Staff Sergeant Curtis F. Shoup, USA (January 7, 1945)

http://qrudestudio.com/tag/australian-photography-magazine/ Curtis F. Shoup was born January 11, 1921 in Napenoch, New York. He graduated from high school in Oswego, NY and was inducted for wartime service in the United States Army at age 21 on August 12, 1942 at Syracuse, NY.

source Shoup was assigned to Company I, 3rd Battalion, 346th Infantry Regiment in August of 1944. The regiment was part of the 87th Infantry Division and was comprised mainly of draftees. They arrived for combat in Europe when they landed in France in early December, 1944.

buy Lyrica online usa Robert J. Watson was one of Shoup’s officers in Company I, and knew him personally from high school days. He was one of Shoup’s comrades who witnessed his daring charge ahead alone over frozen ground with just his M1918 Browning Automatic Rifle and a few grenades to destroy a Nazi machine gun in Belgium on January 7, 1945. Shoup’s selfless, single man attack was later recognized with the sole Medal of Honor earned by the division.

From Medal of Honor Citations for World War II (M-S):

Medal of Honor ribbon (foreground); World War II European-African-Middle Eastern Campaign ribbon (background)
Medal of Honor ribbon (foreground); World War II European-African-Middle Eastern Campaign ribbon (background)
Photo: Military Times’ Hall of Valor

*SHOUP, CURTIS F.

Rank and organization: Staff Sergeant, U.S. Army, Company I, 346th Infantry, 87th Infantry Division. Place and date: Near Tillet, Belgium, 7 January 1945. Entered service at: Buffalo, N.Y. G.0. No.: 60, 25 July 1945

Citation: On 7 January 1945, near Tillet, Belgium, his company attacked German troops on rising ground. Intense hostile machinegun fire pinned down and threatened to annihilate the American unit in an exposed position where frozen ground made it impossible to dig in for protection. Heavy mortar and artillery fire from enemy batteries was added to the storm of destruction falling on the Americans. Realizing that the machinegun must be silenced at all costs, S/Sgt. Shoup, armed with an automatic rifle, crawled to within 75 yards of the enemy emplacement. He found that his fire was ineffective from this position, and completely disregarding his own safety, stood up and grimly strode ahead into the murderous stream of bullets, firing his low-held weapon as he went. He was hit several times and finally was knocked to the ground. But he struggled to his feet and staggered forward until close enough to hurl a grenade, wiping out the enemy machinegun nest with his dying action. By his heroism, fearless determination, and supreme sacrifice, S/Sgt. Shoup eliminated a hostile weapon which threatened to destroy his company and turned a desperate situation into victory.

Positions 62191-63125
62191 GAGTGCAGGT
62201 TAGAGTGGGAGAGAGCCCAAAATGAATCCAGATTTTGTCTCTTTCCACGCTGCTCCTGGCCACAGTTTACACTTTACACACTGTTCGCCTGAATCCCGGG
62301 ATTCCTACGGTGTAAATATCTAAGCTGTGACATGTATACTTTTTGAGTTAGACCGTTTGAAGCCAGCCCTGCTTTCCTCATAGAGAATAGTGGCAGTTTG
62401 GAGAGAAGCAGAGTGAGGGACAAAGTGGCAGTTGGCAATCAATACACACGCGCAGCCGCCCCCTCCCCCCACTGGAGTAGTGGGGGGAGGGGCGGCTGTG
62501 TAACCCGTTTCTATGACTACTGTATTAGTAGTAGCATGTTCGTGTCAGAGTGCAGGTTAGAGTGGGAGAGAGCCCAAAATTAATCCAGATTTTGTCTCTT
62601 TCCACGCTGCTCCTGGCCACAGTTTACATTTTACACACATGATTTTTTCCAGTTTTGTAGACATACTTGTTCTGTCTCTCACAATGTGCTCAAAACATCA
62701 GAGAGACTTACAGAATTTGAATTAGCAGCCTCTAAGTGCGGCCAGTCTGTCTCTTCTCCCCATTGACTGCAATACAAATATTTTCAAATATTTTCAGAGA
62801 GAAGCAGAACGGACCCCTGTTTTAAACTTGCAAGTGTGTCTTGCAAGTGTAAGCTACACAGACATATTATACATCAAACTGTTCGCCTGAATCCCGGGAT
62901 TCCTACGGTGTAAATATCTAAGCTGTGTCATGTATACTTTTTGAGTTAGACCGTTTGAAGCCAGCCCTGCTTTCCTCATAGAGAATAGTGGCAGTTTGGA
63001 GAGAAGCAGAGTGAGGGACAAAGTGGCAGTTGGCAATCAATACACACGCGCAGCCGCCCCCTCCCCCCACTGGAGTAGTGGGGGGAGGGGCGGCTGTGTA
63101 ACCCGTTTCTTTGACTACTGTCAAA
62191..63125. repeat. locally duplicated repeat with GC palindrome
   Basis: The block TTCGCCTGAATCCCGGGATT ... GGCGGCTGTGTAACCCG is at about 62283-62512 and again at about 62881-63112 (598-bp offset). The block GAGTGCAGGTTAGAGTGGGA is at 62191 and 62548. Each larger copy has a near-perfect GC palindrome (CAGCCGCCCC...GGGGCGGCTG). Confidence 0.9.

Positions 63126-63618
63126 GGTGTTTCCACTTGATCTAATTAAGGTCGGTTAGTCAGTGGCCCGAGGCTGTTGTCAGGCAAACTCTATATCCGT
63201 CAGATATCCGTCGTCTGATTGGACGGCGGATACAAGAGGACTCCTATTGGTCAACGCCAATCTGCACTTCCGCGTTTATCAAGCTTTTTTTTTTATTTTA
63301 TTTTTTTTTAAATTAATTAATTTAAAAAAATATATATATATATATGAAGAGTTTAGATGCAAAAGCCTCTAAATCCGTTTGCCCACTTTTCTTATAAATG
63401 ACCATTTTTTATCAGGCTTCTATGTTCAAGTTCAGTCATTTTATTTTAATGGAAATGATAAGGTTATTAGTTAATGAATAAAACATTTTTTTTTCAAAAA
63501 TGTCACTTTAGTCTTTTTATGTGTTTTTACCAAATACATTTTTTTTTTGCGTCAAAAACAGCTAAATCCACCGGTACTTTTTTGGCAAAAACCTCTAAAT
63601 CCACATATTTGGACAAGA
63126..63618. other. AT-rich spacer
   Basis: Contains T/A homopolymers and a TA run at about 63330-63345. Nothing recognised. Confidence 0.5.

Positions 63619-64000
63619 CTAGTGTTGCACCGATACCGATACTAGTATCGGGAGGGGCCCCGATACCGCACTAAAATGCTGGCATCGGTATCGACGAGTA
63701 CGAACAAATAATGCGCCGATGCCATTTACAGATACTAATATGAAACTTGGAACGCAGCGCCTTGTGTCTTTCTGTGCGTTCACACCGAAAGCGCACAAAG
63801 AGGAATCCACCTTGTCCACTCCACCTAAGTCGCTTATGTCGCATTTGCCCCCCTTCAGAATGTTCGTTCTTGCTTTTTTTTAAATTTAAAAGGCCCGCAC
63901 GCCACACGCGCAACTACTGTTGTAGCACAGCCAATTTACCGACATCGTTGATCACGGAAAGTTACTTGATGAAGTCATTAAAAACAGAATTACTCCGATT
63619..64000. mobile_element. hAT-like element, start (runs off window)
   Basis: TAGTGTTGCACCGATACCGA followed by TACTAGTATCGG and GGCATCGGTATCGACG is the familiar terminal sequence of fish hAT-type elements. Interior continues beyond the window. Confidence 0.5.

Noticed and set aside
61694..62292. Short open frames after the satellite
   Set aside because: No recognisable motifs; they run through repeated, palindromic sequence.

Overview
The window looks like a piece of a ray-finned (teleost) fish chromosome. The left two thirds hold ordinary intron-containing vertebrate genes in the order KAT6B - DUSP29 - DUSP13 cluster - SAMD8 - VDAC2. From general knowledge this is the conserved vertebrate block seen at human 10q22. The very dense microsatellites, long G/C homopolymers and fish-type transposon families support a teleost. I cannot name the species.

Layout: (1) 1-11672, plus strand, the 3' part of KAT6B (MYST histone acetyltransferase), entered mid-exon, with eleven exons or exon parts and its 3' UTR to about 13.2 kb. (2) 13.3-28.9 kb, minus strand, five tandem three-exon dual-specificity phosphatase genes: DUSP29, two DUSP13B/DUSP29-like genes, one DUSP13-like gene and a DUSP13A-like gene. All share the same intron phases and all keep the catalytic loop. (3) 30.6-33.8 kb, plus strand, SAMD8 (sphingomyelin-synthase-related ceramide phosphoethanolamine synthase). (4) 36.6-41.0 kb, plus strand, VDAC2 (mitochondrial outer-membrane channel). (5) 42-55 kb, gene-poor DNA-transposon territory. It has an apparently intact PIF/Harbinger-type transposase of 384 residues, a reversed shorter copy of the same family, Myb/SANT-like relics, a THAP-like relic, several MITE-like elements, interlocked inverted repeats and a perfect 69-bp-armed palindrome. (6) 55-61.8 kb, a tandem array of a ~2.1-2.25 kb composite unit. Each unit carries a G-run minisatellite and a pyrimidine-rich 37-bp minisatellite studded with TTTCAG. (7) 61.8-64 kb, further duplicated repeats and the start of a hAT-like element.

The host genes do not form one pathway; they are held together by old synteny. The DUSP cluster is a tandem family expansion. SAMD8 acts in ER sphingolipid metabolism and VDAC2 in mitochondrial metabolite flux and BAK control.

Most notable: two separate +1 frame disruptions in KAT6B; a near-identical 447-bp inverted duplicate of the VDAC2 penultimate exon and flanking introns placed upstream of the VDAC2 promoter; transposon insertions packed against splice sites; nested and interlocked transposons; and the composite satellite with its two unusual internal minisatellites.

Sergeant Shoup’s remains were returned to the United States and laid to rest in the North Scriba Union Cemetery, North Scriba, New York. The 87th Support Command of the United States Army Reserve carries on the lineage of the 87th Infantry Division today.

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